Open this publication in new window or tab >>Compressor Characteristics for Transient and Part-load Performance Simulation
2019 (English)In: Proceedings of the ASME Turbo Expo, American Society of Mechanical Engineers (ASME), 2019, American Society of Mechanical Engineers (ASME) , 2019Conference paper, Published paper (Refereed)
Abstract [en]

Compressor performance tests are mainly focused on the typical range of operation, resulting in limited knowledge of compressor behavior in the low-speed region. The main target of this work comprises the generation of compressor characteristics at low part-load by giving particular insight into the physical aspect of this operating condition. It is necessary for running transient and part-load performance simulation and can be considered as the first crucial step toward an optimal engine starting schedule. Modelling the low part-load operating regime requires accurate component performance maps extended to the low-speed area, where engine starting and altitude relight occur. In this work, a robust methodology for generating compressor maps in the low part-load operating regime is developed. Compressor geometry and typical operation range compressor map are required as inputs. Two different modelling processes are incorporated within this methodology. Extrapolation based on the principle of similarity laws with modified law exponents constitutes the first modelling process, which seems inaccurate when predicting compressor performance at fixed-rotor conditions. Interpolation based on the fixed-rotor characteristic constitutes the second modelling process, which can be either linear or adaptive. The adaptive interpolation scheme was developed by the authors and generates low-speed characteristics using the same allocation trend as the one obtained from given performance data. It is observed that performance data points of each β-line follow an exponential trend in mass flow differences while increasing rotational speed, with a calculated average relativized Root Mean Square (RMS) error of less than 5%. Adapting the same trend in mass flow to the low-speed region, a compressor performance map with continuous exponential trend in all characteristics (for part- and full-load conditions) can be achieved. Implementing the developed methodology on the High Pressure Compressor (HPC) of the Energy Efficient Engine (E3) project is also presented, showcasing its applicability and the merit of it being incorporated into any conventional performance prediction tool. Furthermore, a sensitivity analysis for input variables, namely compressor exit effective area and pressure loss model coefficients is carried out, demonstrating the significant impact of the former on the shape of the low part-load characteristics. Generation of compressor characteristics at low-speeds with this methodology can be viewed as an enabler for running credible transient starting simulation and transient diagnostics, thereby defining an optimal starting schedule, applicable to both power generation and aerospace industry.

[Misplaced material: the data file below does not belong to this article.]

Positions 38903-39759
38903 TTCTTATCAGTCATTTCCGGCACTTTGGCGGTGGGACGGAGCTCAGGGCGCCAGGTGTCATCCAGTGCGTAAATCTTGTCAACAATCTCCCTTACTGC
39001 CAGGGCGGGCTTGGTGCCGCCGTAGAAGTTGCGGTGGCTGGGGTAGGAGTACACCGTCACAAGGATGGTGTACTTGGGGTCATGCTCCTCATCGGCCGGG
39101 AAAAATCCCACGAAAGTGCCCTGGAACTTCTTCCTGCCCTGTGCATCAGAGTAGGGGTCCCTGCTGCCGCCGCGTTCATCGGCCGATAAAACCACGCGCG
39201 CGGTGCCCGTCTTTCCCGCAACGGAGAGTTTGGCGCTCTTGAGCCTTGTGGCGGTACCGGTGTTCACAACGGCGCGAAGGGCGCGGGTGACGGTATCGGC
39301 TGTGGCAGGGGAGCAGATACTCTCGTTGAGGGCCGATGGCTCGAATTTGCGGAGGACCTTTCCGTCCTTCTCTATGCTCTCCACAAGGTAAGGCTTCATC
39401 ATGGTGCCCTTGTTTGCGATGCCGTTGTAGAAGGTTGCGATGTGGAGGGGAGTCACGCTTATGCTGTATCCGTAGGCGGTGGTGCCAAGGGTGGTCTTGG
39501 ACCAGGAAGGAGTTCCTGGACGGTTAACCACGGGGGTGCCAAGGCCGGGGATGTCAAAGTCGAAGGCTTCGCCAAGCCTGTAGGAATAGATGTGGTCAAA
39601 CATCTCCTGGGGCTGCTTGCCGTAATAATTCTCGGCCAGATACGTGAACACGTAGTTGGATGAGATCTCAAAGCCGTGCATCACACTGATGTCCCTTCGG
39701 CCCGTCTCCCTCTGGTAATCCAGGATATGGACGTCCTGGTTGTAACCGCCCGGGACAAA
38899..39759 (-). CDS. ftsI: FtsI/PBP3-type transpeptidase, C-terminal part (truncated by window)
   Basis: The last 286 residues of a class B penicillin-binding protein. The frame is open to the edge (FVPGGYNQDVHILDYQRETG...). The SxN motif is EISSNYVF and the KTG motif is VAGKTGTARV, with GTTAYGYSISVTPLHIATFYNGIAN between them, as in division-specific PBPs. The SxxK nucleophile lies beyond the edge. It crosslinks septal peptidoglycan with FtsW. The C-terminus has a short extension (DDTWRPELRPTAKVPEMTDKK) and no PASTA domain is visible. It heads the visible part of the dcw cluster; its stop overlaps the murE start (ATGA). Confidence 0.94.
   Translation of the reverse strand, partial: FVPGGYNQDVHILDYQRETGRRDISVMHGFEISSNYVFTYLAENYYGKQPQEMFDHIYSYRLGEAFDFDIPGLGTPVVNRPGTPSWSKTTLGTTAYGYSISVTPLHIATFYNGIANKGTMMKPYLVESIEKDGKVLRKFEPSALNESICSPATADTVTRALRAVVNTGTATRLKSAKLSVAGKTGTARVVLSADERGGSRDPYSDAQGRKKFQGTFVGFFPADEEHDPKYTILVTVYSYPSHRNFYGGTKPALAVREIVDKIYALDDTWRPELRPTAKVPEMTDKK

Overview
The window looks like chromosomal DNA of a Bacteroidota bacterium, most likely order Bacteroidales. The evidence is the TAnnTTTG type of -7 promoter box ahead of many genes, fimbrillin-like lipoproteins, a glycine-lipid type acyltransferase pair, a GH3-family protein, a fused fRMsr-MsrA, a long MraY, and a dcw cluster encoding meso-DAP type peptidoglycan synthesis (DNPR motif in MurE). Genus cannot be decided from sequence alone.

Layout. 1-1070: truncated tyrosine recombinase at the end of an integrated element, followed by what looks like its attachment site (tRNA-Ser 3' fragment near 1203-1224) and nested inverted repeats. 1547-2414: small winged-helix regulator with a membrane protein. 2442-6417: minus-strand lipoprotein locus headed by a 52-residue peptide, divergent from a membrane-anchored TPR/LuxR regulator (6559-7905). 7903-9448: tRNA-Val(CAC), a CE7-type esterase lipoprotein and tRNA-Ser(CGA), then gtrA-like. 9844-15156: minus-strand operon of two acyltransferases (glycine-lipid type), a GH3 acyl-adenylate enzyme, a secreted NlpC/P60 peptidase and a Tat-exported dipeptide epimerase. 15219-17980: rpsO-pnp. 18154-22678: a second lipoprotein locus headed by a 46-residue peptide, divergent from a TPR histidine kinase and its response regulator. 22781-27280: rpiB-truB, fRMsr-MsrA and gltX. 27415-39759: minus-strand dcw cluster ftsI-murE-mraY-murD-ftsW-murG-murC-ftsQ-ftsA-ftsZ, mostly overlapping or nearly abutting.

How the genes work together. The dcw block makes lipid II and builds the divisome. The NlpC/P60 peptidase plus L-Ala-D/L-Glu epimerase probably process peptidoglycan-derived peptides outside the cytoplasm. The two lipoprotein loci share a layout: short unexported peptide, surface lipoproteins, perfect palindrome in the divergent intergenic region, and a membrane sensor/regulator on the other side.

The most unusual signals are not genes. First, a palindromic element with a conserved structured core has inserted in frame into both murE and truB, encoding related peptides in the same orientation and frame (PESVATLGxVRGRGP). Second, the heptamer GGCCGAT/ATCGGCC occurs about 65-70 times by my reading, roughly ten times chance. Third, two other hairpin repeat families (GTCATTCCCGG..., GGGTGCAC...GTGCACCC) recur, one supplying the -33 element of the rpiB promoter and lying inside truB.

Place, publisher, year, edition, pages
American Society of Mechanical Engineers (ASME), 2019
Keywords
Aerospace industry, Alternative fuels, Energy efficiency, Engines, Hydrogen fuels, Interpolation, Mass transfer, Power generation, Rankine cycle, Sensitivity analysis, Speed, Turbomachinery, Adaptive interpolation, Compressor characteristics, Compressor performance, High-pressure compressors, Low-speed characteristic, Part-load characteristics, Performance prediction, Root-mean-square errors, Compressors
National Category
Energy Engineering
Identifiers
urn:nbn:se:mdh:diva-46217 (URN)10.1115/GT2019-90457 (DOI)2-s2.0-85075485942 (Scopus ID)9780791858608 (ISBN)
Conference
ASME Turbo Expo 2019: Turbomachinery Technical Conference and Exposition, 17-21 June 2019, GT2019-90457
Available from: 2019-12-02 Created: 2019-12-02 Last updated: 2019-12-11
Papagianni, A., Kavvalos, M., Aslanidou, I., Kyprianidis, K. & Kalfas, A. (2019). Conceptual Design of a Hybrid Gas Turbine - Solid Oxide Fuel Cell System for Civil Aviation. In: : . Paper presented at International Symposium on Air Breathing Engines, ISABE 2019, Canberra, Australia, 23 - 28 September 2019 Paper No. ISABE-2019-24214.
Open this publication in new window or tab >>Conceptual Design of a Hybrid Gas Turbine - Solid Oxide Fuel Cell System for Civil Aviation